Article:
Watson Associate Professor of Psychology Scott Tonidandel is co-investigator in a study recently funded by the National Science Foundation for $479,767 over three years.
Tonidandel will join principal investigator Eden King, associate professor of psychology at George Mason University, to explore group diversity "fault lines" and their patterns for the study, titled "When Team Diversity Facilitates Performance: Understanding and Overcoming Fractured Behavioral Patterns."
Two examples of "fractured behavioral patterns" or "fault lines" can be illustrated by the questions of whether women are more likely to be interrupted in business conversation, or whether people withdraw physically from individuals who are not of the same ethnicity.
Tonidandel and King will make use of Sociometric wearable electronic sensing devices that can capture face-to-face interaction, extract social signals from speech and body movement, and measure proximity and location of users. Comprehensive analysis of those data will then help them pinpoint the fault lines in one-on-one human interactions.
"This study will go beyond the one-dimensional thinking of, for example, race and gender ratios, and the various manual overlays psychology has traditionally used to explore them," said Tonidandel.
King and Tonidandel's analyses will show a fuller extent of related patterns than was possible to see before, for example how strongly such fault lines align and/or evolve over time, said Tonidandel. Deploying the technological and analytical tools made possible by the NSF grant, King and Tonidandel hope to find fresh answers to both persistent and emerging questions about workplace diversity.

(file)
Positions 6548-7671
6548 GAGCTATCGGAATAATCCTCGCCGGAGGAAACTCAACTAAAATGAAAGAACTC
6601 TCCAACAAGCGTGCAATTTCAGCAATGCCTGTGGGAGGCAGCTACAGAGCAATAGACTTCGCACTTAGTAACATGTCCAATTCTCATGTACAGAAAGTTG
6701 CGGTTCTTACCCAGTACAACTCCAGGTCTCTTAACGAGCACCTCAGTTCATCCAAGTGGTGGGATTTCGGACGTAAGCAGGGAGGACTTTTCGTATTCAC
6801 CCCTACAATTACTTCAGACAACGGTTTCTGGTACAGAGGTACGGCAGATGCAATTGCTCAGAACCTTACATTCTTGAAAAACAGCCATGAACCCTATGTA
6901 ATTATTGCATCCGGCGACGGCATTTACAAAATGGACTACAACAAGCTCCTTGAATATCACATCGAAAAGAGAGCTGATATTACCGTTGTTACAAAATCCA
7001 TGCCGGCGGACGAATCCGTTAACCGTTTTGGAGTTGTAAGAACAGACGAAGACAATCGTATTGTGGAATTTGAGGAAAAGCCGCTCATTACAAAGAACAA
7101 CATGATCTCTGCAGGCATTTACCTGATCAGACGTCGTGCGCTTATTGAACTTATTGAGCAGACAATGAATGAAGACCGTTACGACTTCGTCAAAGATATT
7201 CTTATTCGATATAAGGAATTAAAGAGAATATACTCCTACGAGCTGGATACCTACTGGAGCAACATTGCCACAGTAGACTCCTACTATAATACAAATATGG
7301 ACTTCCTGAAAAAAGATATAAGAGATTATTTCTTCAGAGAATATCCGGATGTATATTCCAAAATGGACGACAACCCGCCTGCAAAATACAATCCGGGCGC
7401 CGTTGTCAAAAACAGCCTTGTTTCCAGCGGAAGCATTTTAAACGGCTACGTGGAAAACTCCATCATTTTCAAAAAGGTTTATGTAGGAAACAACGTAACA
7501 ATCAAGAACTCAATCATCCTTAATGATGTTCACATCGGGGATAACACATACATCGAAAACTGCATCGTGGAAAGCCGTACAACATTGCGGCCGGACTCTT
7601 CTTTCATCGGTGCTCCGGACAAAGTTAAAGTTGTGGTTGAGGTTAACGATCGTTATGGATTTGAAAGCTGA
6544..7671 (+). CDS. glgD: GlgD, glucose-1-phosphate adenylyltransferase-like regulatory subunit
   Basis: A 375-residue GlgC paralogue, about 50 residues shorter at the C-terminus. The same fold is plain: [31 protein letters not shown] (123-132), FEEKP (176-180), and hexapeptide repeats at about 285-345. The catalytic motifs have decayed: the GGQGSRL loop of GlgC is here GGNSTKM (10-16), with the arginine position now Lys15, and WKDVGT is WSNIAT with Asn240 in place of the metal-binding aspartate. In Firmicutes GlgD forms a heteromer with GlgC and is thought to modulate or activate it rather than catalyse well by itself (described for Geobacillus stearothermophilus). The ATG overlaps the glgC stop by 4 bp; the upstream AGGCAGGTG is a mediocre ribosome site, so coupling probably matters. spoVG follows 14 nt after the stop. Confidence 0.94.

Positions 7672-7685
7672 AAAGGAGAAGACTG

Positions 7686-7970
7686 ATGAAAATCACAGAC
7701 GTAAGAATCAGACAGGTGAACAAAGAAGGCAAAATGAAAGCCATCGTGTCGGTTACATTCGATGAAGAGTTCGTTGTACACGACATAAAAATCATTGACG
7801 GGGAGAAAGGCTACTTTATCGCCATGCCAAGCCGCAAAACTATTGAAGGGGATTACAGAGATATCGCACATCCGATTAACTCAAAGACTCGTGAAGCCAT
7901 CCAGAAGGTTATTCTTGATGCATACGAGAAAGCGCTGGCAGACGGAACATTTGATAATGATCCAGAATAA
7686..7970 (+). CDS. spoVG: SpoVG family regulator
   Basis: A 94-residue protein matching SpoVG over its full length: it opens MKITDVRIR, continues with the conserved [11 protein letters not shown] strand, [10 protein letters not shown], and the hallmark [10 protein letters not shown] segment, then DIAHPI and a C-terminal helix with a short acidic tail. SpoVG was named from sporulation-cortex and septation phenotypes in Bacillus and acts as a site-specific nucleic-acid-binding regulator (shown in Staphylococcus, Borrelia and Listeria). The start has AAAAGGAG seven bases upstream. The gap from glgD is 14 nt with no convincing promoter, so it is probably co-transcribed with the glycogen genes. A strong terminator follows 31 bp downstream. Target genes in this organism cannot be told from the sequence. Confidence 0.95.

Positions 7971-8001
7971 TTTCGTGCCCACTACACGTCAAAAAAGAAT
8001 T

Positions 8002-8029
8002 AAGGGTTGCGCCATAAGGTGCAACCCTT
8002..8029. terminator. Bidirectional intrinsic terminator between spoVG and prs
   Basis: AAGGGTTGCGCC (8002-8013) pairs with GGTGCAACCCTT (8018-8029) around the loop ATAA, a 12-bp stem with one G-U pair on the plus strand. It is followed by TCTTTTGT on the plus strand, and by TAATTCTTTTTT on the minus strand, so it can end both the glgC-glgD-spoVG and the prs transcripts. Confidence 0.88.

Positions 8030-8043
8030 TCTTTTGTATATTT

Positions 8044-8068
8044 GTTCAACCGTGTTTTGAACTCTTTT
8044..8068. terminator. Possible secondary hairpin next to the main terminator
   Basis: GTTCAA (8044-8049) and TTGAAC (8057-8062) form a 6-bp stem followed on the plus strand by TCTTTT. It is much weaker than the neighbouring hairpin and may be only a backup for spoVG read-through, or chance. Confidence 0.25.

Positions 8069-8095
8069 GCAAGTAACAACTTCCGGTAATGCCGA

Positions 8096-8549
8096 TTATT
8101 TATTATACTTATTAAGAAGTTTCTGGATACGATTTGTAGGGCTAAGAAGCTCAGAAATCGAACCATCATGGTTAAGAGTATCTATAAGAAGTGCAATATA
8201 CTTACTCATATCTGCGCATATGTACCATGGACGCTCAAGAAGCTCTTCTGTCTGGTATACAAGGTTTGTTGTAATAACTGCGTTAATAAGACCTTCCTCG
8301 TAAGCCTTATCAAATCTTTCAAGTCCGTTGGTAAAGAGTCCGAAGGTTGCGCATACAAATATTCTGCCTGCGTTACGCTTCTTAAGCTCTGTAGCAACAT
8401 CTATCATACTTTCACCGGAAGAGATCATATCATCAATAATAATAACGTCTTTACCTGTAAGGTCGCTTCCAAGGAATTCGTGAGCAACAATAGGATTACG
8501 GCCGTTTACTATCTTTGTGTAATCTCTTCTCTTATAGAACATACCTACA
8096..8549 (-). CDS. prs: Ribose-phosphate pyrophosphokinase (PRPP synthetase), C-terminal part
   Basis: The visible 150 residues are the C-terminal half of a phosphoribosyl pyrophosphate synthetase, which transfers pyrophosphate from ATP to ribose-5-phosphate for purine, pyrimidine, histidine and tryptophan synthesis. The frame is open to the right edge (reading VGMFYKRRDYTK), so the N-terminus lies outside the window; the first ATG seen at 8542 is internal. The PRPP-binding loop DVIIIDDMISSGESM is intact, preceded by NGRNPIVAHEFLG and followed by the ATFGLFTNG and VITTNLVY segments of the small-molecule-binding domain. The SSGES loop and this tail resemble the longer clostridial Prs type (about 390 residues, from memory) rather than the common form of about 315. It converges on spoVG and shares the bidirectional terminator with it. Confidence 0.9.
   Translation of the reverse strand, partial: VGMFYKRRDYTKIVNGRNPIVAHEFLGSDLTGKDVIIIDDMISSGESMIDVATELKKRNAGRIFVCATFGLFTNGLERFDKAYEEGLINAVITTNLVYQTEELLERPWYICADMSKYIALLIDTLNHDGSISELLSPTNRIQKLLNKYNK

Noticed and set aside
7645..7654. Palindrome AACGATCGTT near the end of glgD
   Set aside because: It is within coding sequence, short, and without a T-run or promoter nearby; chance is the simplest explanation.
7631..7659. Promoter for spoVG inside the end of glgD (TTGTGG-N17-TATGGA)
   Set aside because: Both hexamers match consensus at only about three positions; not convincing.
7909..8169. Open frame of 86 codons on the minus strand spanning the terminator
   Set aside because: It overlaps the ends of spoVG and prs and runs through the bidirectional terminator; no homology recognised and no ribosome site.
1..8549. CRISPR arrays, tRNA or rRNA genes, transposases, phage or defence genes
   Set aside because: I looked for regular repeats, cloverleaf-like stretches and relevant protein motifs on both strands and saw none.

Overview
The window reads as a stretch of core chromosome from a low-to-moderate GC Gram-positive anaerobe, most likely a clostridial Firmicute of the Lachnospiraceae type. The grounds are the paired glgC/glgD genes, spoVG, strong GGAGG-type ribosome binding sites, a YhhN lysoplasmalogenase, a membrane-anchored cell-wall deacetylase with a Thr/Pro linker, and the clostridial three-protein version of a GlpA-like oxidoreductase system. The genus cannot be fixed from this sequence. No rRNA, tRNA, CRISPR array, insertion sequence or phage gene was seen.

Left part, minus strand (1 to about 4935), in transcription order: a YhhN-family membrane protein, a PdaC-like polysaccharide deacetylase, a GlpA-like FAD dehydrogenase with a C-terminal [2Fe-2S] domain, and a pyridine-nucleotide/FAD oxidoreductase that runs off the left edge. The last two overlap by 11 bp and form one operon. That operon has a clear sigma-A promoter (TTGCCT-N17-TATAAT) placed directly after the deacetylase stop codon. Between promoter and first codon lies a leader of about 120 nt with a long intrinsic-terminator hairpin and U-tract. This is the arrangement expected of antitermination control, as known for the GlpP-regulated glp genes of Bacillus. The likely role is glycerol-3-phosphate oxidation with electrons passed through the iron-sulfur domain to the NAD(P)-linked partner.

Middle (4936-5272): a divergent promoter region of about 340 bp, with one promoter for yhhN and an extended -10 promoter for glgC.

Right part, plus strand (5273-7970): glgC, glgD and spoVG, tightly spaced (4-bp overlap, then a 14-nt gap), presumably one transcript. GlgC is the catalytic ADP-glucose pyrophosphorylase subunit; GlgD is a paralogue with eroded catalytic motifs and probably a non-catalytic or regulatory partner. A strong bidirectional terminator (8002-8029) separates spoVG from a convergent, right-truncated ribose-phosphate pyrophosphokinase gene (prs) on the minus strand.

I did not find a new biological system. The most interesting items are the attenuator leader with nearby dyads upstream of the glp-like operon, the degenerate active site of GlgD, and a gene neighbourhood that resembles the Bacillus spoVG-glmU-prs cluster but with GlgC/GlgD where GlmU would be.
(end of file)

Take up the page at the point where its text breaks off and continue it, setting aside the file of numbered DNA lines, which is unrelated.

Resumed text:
Tonidandel and King met as students at Rice University. Since then, King's research focus has been diversity, while Tonidandel has focused on quantitative methodologies. "The two approaches have converged recently," he said.
The pair also recently collaborated on an edited book, Big Data at Work: The Data Science Revolution and Organizational Psychology, coming out this fall.
Initial lab work, to establish measurement parameters and validate data collection and performance techniques, will take place at George Mason. Data analysis will be under Tonidandel's supervision at Davidson. Later in the study, data collection will shift to Davidson, where Tonidandel plans to collect field data using intact work teams at local organizations. Tonidandel has begun preliminary conversations with potential strategic partners in the corporate and non-profit sectors.
"Common wisdom behind the ‘business case for diversity' purports that diversity is a resource that enhances team success," according to the research proposal. "Social science findings, however, suggest that diversity can instead yield stifled and conflictual team processes that undermine team outcomes."
"Is diversity, per se, effective or ineffective at increasing team functionality?" Tonidandel asks. "Or is that more a function of the interaction patterns? How are people interacting? Why is that? You can be part of a diverse team, but if you're always the one getting interrupted, that diminishes your effectiveness as a team member. How much of that is related to diversity parameters?
"The diversity literature is equivocal," Tonidandel said. "The results are really mixed."